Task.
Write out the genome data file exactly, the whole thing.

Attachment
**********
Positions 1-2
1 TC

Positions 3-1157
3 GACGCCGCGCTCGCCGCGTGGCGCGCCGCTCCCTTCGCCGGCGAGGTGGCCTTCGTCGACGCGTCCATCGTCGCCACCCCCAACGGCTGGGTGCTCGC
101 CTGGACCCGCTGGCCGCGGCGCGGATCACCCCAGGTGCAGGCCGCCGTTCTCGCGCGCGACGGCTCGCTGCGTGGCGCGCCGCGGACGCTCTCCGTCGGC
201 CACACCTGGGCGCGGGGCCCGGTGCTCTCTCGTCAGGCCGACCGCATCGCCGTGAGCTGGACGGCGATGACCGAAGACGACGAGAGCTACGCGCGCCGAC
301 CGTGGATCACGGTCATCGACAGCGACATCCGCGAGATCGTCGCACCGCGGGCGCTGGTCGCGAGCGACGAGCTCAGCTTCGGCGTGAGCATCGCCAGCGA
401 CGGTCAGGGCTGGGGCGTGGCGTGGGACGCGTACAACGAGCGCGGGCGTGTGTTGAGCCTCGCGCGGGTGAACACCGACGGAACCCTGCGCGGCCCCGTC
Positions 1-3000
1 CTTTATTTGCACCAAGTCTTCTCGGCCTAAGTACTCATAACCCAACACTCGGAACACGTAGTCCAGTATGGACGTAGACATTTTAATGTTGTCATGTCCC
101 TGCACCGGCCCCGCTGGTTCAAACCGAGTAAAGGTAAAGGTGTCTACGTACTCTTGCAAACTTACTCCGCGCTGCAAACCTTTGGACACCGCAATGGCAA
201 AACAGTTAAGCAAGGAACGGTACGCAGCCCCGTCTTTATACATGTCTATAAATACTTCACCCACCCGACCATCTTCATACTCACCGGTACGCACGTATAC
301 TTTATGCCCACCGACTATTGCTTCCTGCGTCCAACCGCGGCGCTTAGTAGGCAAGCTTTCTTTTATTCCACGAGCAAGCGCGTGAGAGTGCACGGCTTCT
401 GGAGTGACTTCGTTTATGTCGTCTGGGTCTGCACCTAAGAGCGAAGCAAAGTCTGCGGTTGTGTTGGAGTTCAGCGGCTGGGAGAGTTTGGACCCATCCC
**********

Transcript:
Positions 1-2
1 TC

Positions 3-1157
3 GACGCCGCGCTCGCCGCGTGGCGCGCCGCTCCCTTCGCCGGCGAGGTGGCCTTCGTCGACGCGTCCATCGTCGCCACCCCCAACGGCTGGGTGCTCGC
101 CTGGACCCGCTGGCCGCGGCGCGGATCACCCCAGGTGCAGGCCGCCGTTCTCGCGCGCGACGGCTCGCTGCGTGGCGCGCCGCGGACGCTCTCCGTCGGC
201 CACACCTGGGCGCGGGGCCCGGTGCTCTCTCGTCAGGCCGACCGCATCGCCGTGAGCTGGACGGCGATGACCGAAGACGACGAGAGCTACGCGCGCCGAC
301 CGTGGATCACGGTCATCGACAGCGACATCCGCGAGATCGTCGCACCGCGGGCGCTGGTCGCGAGCGACGAGCTCAGCTTCGGCGTGAGCATCGCCAGCGA
401 CGGTCAGGGCTGGGGCGTGGCGTGGGACGCGTACAACGAGCGCGGGCGTGTGTTGAGCCTCGCGCGGGTGAACACCGACGGAACCCTGCGCGGCCCCGTC
Positions 1-3000
1 CTTTATTTGCACCAAGTCTTCTCGGCCTAAGTACTCATAACCCAACACTCGGAACACGTAGTCCAGTATGGACGTAGACATTTTAATGTTGTCATGTCCC
101 TGCACCGGCCCCGCTGGTTCAAACCGAGTAAAGGTAAAGGTGTCTACGTACTCTTGCAAACTTACTCCGCGCTGCAAACCTTTGGACACCGCAATGGCAA
201 AACAGTTAAGCAAGGAACGGTACGCAGCCCCGTCTTTATACATGTCTATAAATACTTCACCCACCCGACCATCTTCATACTCACCGGTACGCACGTATAC
301 TTTATGCCCACCGACTATTGCTTCCTGCGTCCAACCGCGGCGCTTAGTAGGCAAGCTTTCTTTTATTCCACGAGCAAGCGCGTGAGAGTGCACGGCTTCT
401 GGAGTGACTTCGTTTATGTCGTCTGGGTCTGCACCTAAGAGCGAAGCAAAGTCTGCGGTTGTGTTGGAGTTCAGCGGCTGGGAGAGTTTGGACCCATCCC